CONOR McGREGOR has become one of the most recognisable faces in combat sport due to his meteoric rise in the UFC and should he dethrone featherweight champion Jose Aldo on Saturday night, his profile will go through the roof.
The magnetic Irishman has racked up six straight wins in the UFC so far and all but one have come via stoppage from punches.
Having started out as an amateur boxer, McGregor is renowned for his striking ability and hones his skills by sparring professional boxers, such as Patrick Hyland.
Hyland has been sparring his countryman for several years now and gave Boxing News an exclusive insight into what it’s like to share a ring with McGregor.
“I’ve sparred with Conor a few times. Some friends of mine are friends with John Kavanagh [McGregor’s coach] and we were out drinking one night after he’d had his first big win, and I kind of follow MMA so I said, ‘Geez he’s getting big now, if you want I can do a bit of boxing sparring if you need it.’ I didn’t realise how big he was!” he said.
Although they are both classed as featherweights, differences in the weight classes between boxing and the UFC mean McGregor – operating at around 147lbs – outweighs Hyland by roughly 20lbs.
“There’s a clip of us on YouTube, he asked if I wanted to do some MMA for a round because I follow it a bit. I agreed, he threw me all around the ring. That was a few years ago, every other time it’s just been boxing sparring with him.
“I went over to the Mayweather-Pacquiao fight in May and he was in Vegas at the time as well, he sent me a text asking if I wanted to spar. I was like, ‘mate I’m over here having a drinking session!’ and he wanted to bloody spar. Typical Irishman, he said, ‘if you’ve had three or four drinks you can do three or four rounds, you’ll be grand.’ But we didn’t, I said ‘no thanks pal, best of luck!’”
Hyland and McGregor predominantly do their sparring in Ireland and Patrick insists Conor could make an impact if he were to switch codes, a prospect he has teased in the past, particularly with regards to a bout with Floyd Mayweather.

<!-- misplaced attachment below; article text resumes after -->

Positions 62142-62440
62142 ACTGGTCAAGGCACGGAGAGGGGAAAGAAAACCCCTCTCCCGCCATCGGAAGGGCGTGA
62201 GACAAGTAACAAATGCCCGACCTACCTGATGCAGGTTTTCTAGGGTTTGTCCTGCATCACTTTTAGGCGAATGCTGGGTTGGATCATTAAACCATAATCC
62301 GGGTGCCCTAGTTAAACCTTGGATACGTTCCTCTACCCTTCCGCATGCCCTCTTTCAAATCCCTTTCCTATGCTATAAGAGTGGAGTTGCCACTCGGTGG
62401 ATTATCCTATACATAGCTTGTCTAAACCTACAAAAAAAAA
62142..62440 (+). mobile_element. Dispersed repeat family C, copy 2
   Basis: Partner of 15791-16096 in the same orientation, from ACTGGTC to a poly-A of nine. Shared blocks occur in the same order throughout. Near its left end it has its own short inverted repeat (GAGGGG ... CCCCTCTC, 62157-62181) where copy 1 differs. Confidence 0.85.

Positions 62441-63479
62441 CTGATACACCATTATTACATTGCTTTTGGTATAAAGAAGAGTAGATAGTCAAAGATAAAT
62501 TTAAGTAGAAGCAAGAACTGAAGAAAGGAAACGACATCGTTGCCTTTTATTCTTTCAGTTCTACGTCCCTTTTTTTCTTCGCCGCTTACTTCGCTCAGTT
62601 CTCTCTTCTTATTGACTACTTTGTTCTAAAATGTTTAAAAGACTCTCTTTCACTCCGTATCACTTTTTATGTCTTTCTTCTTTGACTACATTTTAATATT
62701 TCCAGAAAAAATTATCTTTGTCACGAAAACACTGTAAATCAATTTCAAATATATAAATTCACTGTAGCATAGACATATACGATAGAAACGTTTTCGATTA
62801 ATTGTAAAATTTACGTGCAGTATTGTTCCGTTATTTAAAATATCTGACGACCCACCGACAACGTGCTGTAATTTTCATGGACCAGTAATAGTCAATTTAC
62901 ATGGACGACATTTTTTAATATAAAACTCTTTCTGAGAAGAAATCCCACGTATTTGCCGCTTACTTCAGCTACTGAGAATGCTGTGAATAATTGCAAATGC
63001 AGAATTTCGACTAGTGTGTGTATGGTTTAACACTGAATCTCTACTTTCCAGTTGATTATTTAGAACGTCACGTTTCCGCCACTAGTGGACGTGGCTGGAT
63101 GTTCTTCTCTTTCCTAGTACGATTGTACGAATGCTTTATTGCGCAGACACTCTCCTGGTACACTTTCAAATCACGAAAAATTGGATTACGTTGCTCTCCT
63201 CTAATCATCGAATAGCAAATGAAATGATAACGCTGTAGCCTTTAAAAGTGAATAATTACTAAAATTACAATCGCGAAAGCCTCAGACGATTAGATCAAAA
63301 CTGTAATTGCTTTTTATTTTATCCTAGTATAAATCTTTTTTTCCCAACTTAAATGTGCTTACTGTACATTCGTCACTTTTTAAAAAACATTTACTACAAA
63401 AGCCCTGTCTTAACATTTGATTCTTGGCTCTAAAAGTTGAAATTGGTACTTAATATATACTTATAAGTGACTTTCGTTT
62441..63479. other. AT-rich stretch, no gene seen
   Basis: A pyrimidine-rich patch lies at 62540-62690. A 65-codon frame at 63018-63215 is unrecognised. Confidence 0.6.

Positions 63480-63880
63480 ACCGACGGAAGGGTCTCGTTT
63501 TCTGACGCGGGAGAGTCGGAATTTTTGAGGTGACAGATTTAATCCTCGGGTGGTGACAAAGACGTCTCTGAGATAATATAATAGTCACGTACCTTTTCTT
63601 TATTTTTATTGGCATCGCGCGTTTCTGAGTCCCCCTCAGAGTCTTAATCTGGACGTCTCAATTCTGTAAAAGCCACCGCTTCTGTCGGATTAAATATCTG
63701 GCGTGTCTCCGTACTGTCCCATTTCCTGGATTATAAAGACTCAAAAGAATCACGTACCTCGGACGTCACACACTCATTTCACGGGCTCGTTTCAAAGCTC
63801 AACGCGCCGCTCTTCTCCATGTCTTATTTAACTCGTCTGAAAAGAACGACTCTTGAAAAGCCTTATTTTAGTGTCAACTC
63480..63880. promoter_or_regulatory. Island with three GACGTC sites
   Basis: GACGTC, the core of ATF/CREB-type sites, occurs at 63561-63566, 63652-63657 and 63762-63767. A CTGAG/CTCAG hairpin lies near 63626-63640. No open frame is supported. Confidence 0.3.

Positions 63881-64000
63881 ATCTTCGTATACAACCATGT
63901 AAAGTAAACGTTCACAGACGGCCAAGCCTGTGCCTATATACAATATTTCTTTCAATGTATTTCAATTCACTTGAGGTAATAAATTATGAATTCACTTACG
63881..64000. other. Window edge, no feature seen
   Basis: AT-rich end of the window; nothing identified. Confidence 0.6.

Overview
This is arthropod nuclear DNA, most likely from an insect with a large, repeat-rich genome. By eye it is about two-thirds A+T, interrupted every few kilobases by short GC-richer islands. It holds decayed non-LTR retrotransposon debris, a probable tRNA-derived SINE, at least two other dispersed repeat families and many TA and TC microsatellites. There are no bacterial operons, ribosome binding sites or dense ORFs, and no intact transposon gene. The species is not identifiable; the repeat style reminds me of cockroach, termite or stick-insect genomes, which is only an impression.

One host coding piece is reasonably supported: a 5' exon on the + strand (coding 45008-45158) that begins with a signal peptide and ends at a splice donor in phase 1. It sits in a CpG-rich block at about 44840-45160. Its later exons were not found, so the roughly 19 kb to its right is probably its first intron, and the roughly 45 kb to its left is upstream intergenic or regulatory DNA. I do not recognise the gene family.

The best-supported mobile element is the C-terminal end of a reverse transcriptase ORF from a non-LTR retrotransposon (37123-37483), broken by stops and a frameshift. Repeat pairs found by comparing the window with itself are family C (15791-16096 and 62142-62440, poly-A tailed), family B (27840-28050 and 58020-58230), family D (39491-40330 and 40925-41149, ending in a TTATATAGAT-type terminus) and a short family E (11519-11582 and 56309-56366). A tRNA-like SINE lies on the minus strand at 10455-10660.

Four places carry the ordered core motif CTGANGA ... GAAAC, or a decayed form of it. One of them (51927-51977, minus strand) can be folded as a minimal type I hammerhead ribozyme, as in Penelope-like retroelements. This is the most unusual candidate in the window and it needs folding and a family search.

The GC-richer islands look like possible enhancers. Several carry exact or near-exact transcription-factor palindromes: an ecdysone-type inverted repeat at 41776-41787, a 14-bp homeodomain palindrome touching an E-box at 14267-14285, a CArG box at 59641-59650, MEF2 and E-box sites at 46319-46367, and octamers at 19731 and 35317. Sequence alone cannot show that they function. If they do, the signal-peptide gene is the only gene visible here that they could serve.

“We usually do it over in Ireland in the SBG Gym. He’d do good if he moved into just boxing, he’s a slick southpaw with fast hands. I really think he’d do well in the boxing game. He started out boxing at Crumlin boxing club and I remember him at a novice championships beating up one of my friends so I remember him from that as a good boxer.
“We’d do loads of rounds, 15 minutes straight, stuff like that. He’s very technical, he’s very good, there’s no fear and he can handle himself well just boxing.
“His speed stood out for me and obviously the fact that he’s a southpaw, he has great movement and he’s in and out.
“His accuracy as well is good, like most good boxers. That’s why I think he’s knocking everybody out in the UFC because he’s catching them well. If you watch all the other guys they’re just swinging haymakers and Conor’s just putting them in nicely, throwing his shots properly.
“He takes his time, he’s a perfectionist. He’s an absolute machine in training, I’ve watched him train and he gave me some tips on other stuff to help me.
“He takes his time, he picks his shots and he goes in there with a game plan. Even in sparring you can see he’s trying to work out which shots to land on me and get away in time.”